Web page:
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ISPP Task Force on Global Food Security
Meeting in Torino, Italy, 26 August 2008
within the 9th International Congress of Plant Pathology
Tuesday 26 August 2008, 14:00 � 17:00
Lingotto Conference Centre, Bruxelles Room



Chrys Akem - Department of Primary Industries and Fisheries, Queensland, Australia,
Etienne Duveiller - CIMMYT, Mexico,
Richard Falloon - New Zealand Institute for Crop & Food Research, Christchurch, New Zealand,
Hajime Kato - Professor Emeritus,  Kobe, Japan,
Emmanuel Moses - Crops Research Institute, Kumasi, Ghana,
Chris Mundt - Oregon State University, USA,
Peter Scott - International Society for Plant Pathology, Oxford, UK, (Chairman)
Richard Strange - Birkbeck College London, UK,;


Peter Scott welcomed participants and gave a brief background on the aims of the Task Force, which were to continue the Activities initiated at ICPP 1998, followed by the first Workshop o f the Task Force held in Bangkok in 1999 and then the Task Force meeting during ICPP2003 in Christchurch.


After reviewing the five current Activities of the Task Force, the meeting would focus on new initiatives and plans for the future.


          ACTIVITY 1: Changing Public Policy and Opinions on Global Food Security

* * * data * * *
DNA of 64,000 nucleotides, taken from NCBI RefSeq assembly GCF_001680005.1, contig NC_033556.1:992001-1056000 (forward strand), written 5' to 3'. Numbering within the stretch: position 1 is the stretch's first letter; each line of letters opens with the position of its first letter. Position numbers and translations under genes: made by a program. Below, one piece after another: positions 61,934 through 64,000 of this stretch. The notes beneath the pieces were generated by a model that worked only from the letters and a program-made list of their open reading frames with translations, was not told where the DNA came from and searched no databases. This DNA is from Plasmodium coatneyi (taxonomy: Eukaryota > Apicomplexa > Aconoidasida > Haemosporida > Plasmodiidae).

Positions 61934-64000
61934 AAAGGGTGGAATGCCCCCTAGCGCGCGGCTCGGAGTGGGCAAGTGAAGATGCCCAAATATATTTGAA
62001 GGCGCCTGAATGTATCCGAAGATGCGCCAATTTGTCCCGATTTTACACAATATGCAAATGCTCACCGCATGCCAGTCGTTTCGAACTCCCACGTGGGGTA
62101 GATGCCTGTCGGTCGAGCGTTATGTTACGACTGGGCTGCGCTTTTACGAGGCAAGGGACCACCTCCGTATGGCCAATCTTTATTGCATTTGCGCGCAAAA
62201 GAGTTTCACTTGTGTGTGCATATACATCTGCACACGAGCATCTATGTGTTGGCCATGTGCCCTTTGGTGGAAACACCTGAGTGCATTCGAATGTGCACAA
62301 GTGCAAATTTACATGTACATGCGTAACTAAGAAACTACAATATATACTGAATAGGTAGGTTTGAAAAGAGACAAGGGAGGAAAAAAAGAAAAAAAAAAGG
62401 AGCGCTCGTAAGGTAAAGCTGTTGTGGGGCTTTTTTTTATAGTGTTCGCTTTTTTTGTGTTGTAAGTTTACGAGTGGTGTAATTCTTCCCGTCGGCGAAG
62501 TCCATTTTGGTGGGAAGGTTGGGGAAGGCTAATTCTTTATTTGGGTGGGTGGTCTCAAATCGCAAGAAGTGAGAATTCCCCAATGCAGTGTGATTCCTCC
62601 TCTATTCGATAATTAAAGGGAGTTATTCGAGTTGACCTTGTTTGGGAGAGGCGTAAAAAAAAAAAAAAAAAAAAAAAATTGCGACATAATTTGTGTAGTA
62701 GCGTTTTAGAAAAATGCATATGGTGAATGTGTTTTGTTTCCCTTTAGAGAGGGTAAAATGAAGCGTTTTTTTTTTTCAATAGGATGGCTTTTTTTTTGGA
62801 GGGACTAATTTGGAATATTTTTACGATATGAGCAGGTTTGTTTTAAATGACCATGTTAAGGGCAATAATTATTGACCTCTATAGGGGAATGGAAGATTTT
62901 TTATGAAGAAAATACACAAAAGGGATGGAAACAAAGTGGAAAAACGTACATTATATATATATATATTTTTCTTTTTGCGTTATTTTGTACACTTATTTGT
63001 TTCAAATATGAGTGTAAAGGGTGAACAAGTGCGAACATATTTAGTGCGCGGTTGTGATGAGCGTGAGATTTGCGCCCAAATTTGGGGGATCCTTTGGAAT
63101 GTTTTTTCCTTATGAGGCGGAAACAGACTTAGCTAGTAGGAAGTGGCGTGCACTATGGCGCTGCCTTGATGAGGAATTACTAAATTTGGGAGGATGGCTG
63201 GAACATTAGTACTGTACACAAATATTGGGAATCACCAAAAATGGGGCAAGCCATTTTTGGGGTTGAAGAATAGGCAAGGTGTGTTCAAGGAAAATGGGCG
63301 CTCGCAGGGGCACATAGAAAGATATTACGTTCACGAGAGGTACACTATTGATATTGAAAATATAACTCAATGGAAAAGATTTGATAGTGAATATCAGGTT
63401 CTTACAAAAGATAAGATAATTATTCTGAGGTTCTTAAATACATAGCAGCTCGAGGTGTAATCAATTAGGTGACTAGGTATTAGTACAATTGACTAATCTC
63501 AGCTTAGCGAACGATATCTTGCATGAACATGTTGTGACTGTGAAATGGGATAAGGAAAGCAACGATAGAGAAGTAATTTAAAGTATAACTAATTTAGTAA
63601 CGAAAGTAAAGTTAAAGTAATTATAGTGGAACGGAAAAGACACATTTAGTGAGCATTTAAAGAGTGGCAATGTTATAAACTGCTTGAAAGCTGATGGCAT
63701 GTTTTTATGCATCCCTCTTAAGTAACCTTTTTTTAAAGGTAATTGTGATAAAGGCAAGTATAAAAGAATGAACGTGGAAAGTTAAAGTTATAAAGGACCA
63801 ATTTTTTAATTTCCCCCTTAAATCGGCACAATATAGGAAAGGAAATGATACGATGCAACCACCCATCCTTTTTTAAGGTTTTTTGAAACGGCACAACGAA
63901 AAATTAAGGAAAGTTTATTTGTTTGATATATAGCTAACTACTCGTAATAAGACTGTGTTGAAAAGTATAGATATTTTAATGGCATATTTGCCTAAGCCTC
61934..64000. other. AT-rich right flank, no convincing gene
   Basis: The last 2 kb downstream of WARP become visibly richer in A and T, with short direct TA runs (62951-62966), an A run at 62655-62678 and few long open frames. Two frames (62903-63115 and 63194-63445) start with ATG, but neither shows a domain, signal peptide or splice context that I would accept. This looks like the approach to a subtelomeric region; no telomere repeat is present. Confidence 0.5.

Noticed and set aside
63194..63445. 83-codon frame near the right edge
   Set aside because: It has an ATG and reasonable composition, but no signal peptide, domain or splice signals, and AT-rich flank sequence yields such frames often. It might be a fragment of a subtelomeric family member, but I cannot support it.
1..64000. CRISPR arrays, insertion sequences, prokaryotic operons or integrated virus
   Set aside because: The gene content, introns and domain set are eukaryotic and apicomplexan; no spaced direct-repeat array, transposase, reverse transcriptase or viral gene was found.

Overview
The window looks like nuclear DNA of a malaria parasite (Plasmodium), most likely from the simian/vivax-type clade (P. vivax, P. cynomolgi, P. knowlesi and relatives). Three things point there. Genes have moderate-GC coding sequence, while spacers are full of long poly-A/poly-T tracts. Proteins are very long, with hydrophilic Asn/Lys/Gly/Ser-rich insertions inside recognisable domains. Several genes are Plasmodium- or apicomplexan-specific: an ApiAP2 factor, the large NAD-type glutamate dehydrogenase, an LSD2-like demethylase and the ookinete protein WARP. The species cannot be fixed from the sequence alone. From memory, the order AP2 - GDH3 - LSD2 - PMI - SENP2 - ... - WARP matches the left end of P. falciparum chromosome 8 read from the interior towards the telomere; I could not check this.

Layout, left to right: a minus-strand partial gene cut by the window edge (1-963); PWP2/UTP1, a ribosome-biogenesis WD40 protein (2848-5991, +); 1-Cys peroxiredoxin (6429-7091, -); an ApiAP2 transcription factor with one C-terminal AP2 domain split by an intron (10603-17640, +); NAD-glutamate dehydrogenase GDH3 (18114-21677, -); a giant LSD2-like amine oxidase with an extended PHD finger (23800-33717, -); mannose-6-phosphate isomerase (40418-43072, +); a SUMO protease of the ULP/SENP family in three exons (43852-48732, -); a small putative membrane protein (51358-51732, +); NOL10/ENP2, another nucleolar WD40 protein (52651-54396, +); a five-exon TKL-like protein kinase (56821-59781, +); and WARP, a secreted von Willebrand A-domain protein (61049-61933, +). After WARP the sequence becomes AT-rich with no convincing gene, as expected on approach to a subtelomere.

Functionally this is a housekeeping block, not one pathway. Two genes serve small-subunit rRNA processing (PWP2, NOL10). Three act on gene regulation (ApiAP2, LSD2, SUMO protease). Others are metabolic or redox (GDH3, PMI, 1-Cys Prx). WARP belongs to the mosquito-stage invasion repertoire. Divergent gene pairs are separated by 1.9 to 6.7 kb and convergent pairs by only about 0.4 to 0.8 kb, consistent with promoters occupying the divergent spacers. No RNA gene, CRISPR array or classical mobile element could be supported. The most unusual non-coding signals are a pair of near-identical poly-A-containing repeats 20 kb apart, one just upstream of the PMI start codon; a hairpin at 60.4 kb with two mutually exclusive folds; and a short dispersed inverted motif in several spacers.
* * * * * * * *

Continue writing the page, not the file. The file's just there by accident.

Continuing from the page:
Following the practice initiated at ICPP 1998 and continued at ICPP 2003, a Public Discussion Forum on Plant Pathology and Global Food Security had been organized at ICPP 2008, chaired by the President, Richard Falloon. The contributions were:


         Peter Scott and Richard Strange: ISPP and the challenge of food security

         Gurdev Khush: The R. Glenn Anderson Lecture on World Food Security: Why plant diseases matter to food security

         Harry Evans and Jim Waller: Globalization and the threat to biosecurity

         James Brown: Diversity in plant varieties as a cornerstone of global food security

         Florence Wambugu, James Onsando and Thomas Hohn: GM as a new tool in the resistance toolbox


Some other events that had taken place under this Activity were briefly recalled by Peter Scott:


         Policy Statement on Biotechnology during 1st Asian Conference on Plant Pathology, 2000 in Beijing

         Media Workshop during the Beijing Conference in 2000

         World Food Summit Submission, Rome 2002